Nah. Remember, we're talking about people who lunch at "Where the Effete Meet the Elite". Wall Street wizards run in herds too. It's like missing the signal of what WE'RE TOO BIG TO FAIL actually means - WE'RE TOO F'N STOOPID TO BREATHE WITHOUT PROMPTING.

It will do real wonders for capital formation at Citi when they sign up for their welfare check. I just can't wait to throw money at people that stupid - can you? We're not talking cattle here - we're talking domestic turkeys.

I can't go for conspiracy when collective stupidity and willful ignorance will answer. We're not talking about independent thinkers or the sharpest knives in the drawer - just elite cliques with a modest gift for bafflegab.

kim

Sorry, Pofarmer, francophone for stock markets. Don't I sound so Euro?
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George G

"So, with all that money flooding in, the best we could manage today was a 200 point loss on the Dow?"

Late to the party here due my timezone. To add to Charlie, Rich and Kim's observations. Watching the day closely some notable data was:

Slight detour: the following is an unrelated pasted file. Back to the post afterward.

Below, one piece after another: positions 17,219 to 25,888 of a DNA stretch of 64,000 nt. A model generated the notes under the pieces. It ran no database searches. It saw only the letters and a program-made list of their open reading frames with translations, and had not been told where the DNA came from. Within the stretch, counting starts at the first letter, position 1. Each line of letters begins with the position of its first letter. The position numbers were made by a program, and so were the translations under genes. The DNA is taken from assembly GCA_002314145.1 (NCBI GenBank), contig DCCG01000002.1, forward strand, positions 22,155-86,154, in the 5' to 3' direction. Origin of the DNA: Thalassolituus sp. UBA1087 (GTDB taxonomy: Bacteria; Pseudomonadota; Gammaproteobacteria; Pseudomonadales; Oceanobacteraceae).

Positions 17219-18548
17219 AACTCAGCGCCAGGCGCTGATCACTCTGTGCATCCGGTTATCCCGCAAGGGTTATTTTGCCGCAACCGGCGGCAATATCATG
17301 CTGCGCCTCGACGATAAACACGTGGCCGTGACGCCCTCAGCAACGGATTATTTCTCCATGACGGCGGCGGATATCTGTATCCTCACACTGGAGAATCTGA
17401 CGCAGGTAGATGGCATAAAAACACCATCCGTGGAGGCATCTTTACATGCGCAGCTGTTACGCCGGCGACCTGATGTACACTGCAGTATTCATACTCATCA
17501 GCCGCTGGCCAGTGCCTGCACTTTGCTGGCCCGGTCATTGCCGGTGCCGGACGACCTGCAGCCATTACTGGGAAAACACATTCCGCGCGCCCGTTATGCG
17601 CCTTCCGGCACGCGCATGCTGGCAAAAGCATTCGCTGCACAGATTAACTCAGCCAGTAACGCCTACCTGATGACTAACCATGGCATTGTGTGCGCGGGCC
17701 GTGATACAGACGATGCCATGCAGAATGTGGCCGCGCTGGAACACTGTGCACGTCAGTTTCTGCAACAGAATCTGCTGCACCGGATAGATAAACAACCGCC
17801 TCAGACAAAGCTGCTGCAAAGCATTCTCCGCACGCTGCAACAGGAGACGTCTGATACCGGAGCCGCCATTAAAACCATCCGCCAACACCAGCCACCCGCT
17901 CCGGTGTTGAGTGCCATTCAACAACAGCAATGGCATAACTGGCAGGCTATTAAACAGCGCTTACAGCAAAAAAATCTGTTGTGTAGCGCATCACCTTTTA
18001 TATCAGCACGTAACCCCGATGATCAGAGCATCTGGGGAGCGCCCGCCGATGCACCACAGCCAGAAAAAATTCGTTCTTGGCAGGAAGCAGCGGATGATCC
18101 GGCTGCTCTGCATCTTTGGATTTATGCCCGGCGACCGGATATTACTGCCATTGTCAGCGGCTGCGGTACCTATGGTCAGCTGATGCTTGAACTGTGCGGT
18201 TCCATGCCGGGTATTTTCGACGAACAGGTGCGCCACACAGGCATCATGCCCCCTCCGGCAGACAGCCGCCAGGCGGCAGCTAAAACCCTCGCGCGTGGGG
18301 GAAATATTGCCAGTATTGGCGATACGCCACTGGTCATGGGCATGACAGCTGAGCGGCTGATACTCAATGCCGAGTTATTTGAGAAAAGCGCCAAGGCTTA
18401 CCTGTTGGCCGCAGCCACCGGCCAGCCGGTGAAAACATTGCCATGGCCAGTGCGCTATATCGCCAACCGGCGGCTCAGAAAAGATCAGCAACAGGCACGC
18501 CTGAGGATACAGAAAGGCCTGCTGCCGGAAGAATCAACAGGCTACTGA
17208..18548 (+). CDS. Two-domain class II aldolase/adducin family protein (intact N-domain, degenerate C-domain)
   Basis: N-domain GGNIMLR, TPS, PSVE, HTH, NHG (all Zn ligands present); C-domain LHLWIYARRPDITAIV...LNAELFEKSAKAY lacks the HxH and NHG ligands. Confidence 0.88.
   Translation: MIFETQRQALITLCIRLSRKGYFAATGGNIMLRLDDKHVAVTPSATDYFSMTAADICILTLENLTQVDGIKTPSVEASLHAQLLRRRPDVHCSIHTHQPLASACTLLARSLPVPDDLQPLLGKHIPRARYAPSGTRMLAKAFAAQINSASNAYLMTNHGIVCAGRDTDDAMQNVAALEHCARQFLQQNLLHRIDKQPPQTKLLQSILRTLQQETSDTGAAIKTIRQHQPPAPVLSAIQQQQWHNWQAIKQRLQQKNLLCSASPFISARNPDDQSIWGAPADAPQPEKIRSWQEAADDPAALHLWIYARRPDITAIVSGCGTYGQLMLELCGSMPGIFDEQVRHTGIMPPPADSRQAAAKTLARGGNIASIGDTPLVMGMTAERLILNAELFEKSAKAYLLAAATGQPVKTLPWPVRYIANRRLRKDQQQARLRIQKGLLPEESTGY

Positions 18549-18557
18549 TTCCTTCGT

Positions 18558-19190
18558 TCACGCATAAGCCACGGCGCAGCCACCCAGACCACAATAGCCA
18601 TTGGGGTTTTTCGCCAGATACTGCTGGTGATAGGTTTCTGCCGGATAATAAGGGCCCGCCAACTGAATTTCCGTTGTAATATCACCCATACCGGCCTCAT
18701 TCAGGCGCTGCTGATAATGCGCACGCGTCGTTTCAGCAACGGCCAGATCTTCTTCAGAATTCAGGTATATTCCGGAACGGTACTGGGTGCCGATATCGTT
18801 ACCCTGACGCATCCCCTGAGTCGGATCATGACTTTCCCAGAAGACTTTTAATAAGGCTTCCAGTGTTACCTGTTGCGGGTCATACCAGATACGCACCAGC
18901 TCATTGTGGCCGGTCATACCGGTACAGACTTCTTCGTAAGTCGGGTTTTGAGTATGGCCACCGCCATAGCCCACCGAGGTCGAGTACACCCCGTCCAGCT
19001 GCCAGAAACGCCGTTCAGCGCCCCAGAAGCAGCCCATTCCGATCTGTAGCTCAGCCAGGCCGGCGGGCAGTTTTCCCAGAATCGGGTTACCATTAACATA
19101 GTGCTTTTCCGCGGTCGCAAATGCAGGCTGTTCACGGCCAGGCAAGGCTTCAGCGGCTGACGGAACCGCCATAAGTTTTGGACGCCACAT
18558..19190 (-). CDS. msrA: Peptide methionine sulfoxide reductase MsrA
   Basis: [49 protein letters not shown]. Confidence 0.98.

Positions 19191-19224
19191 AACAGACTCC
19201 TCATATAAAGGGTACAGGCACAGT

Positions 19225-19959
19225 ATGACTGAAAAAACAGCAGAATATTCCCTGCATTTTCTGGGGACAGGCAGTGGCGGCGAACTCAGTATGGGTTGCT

1) Foreign Exhange Real Time indicated strong flows of funds to the US and that accelerated in the afternoon.

2) Notes, Bills and Bonds were positive on yield throughout the day - so the money was not getting parked or seeking safety.

3) The activity between 3pm and 4pm showed heavy buying throughout, almost as if players were waiting the opportunity highlighted by the previous day's heavy sell offs in that period (which of course occurred)

4) Yields have remained positive since close of market so no movement back to there.

A lot of money came into US equities yesterday. To Po's point, it looks like that money is taking advantage of bargains and the DJIA close was quite good, actually looked like closing positive right up to 4pm. Simplistic I know and no offense will be taken if more knowledgeable folks demolish this.